After a run-in with the law, Haley Graham (Missy Peregrym) is forced to return to the world from which she fled some years ago. Enrolled in an elite gymnastics program run by the legendary Burt Vickerman (Jeff Bridges), Haley's rebellious attitude gives way to something that just might be called team spirit.
In a town near Austin, Bliss Cavendar's strong-willed mom believes Bliss, at 17, can win pageants - the key to a happy life. Bliss isn't the beauty pageant type: she's shy, quiet, and has just one friend, Pash, her fellow waitress at a diner. Things change for Bliss when she discovers a women's roller derby league in Austin, tries out, proves to be whip fast, and makes a team. Now she needs to become someone tough on the rink, keep her parents from finding out where she goes twice a week, and do something about a first crush, on a musician she meets at the derby. Meanwhile, mom still sees Bliss as Miss Bluebonnet. Things are on a collision course; will everyone get banged up? Written by
In an early scene shot from the air, an interstate highway sign pointing the way to Austin has white arrows incorrectly pointing down instead of up. However, this appears to be an overhead sign from an interchange, indicating which lanes one should to use to get to Austin. It was likely borrowed and placed along an interstate in Michigan where the film was shot, to provide the effect that the characters were in fact on their way to Austin. See more »
Whip It is directed by Drew Barrymore and adapted for the screen by Shauna Cross from her own novel, Derby Girl. Barrymore also co-stars alongside Ellen Page, Alia Shawkat, Marcia Gay Harden, Kristen Wiig, Juliette Lewis, Jimmy Fallon, Daniel Stern and Landon Pigg.
Bliss Cavendar (Page), is a bored teenage girl stuck in a rut in Bodeen, Texas. Her life consists of working at the "Oink Joint" restaurant and entering beauty contests to please her mother (Harden). Along with her friend Pash (Shawkat), she dreams of escaping to a better life. Then one day during a trip out to Austin, the girls get wind of Roller Derby, a sport for girls played on roller-skates. Intrigued they go and take in a match and Bliss is hooked straight away, it's tough, competitive and even edgy. Telling a lie about her age, Bliss decides to try out for the "Hurl Scouts" and gets a place on the team as "Babe Ruthless". Thanks to her ability the "Scouts" start to turn around their season, however, with a new boyfriend on the scene and her parents unaware of her secret life, Bliss' new found happiness could come crashing down around her.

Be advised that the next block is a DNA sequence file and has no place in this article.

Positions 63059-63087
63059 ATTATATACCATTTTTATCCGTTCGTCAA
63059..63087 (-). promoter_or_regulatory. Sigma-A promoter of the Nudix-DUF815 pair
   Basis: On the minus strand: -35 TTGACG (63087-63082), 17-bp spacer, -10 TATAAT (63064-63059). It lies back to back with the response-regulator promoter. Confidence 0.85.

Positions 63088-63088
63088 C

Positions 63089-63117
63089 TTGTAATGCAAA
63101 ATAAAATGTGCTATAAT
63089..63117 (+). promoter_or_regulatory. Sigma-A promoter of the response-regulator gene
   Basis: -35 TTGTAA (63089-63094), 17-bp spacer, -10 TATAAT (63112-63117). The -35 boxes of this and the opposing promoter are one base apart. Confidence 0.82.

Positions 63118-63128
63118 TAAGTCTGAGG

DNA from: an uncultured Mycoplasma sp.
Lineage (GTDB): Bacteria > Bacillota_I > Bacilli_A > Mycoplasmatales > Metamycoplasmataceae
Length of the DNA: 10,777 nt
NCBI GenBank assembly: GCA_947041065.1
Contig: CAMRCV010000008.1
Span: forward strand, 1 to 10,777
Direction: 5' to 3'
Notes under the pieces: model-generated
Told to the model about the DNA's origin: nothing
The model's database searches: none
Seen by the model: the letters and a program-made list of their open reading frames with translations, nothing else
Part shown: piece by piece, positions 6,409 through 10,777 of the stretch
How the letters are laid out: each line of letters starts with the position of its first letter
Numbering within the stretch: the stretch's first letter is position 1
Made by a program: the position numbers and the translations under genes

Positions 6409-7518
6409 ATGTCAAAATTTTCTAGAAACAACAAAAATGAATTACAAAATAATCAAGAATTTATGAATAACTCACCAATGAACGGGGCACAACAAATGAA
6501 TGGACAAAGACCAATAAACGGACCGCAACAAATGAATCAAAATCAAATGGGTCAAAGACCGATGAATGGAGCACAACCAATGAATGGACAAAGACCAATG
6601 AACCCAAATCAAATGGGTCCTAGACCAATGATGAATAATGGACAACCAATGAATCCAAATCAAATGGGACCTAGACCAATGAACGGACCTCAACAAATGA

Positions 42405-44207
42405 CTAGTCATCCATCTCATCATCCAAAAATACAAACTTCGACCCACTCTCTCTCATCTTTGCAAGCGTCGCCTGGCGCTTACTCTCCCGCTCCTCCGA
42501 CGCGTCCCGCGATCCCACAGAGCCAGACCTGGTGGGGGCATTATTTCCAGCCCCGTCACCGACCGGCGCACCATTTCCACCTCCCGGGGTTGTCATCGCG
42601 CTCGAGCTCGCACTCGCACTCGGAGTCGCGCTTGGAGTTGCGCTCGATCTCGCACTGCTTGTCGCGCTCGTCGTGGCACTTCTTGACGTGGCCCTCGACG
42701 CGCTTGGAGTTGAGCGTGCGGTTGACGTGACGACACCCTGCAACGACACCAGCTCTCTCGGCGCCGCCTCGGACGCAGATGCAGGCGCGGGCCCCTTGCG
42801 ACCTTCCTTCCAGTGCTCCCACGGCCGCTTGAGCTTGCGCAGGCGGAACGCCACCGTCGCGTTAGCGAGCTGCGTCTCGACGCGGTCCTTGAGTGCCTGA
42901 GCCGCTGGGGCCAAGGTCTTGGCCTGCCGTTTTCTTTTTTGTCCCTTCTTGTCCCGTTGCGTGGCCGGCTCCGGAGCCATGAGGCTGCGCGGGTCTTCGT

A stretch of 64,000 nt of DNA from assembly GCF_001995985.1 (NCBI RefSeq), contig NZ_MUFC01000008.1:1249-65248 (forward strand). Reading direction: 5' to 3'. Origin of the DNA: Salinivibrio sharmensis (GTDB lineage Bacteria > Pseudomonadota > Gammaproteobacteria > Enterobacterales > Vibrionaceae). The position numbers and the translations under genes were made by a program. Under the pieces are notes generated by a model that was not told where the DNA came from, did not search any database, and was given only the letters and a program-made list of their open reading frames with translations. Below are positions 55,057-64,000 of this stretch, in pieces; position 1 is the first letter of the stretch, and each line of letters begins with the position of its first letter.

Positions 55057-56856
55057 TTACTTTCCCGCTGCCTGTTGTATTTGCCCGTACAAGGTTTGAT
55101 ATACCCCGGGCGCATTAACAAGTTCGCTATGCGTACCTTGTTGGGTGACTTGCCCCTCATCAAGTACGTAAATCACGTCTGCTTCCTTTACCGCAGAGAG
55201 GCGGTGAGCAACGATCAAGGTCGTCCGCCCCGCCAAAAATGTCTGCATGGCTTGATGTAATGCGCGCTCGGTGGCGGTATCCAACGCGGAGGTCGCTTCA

In spite of some favourable critical assessments, Drew Barrymore's directing debut barely made a dent at the box office. Just about making its money back on World gross, the figures would lend you to believe that the film simply isn't very good. Plot synopsis doesn't suggest anything out of the ordinary, yet another coming-of-age teenager picture, and one that is sports based, and even more formulaic than that, the sports team at the centre of proceedings is an underdog too! Throw into the equation that it's a female based movie and it's not really a film crying out for all demographics: or is it? Barrymore herself was very disappointed with the marketing for her movie, the general feeling being that it was sold as a girls sports love story type picture. She's absolutely right, it was marketed badly, and it barely had a run on the big screen in most countries. Which is a shame because Whip It is a smashing film, a picture that's vibrant, funny and not without dramatic worth; and yes, it's accessible for any age, sex or gender persuasion. Cross' script is fresh and free of filler and the cast all turn in jolly good shows; ranging from the excellent (Page/Gay Harden) to the engaging (Shawkat/Lewis/Wiig) and the funny (Stern/Fallon). OK, so it's not perfect, Barrymore is no Tony Scott when it comes to shooting action (some of the actual derby matches are confusing and not flowing), and maybe a bit more back-story flesh for the other "Hurl Scouts" wouldn't have gone amiss? But these are minor itches at the beginning of what is hoped to be a long career in directing for Madame Barrymore.
With names like Jabba the Slut, Smashley Simpson and Iron Maven, it's evidently a film full of fun vim and vigour. But as great as that is (girls in skirts on skates belting each other around a track), the coming-of-age drama at its core should not be understated either. 8/10
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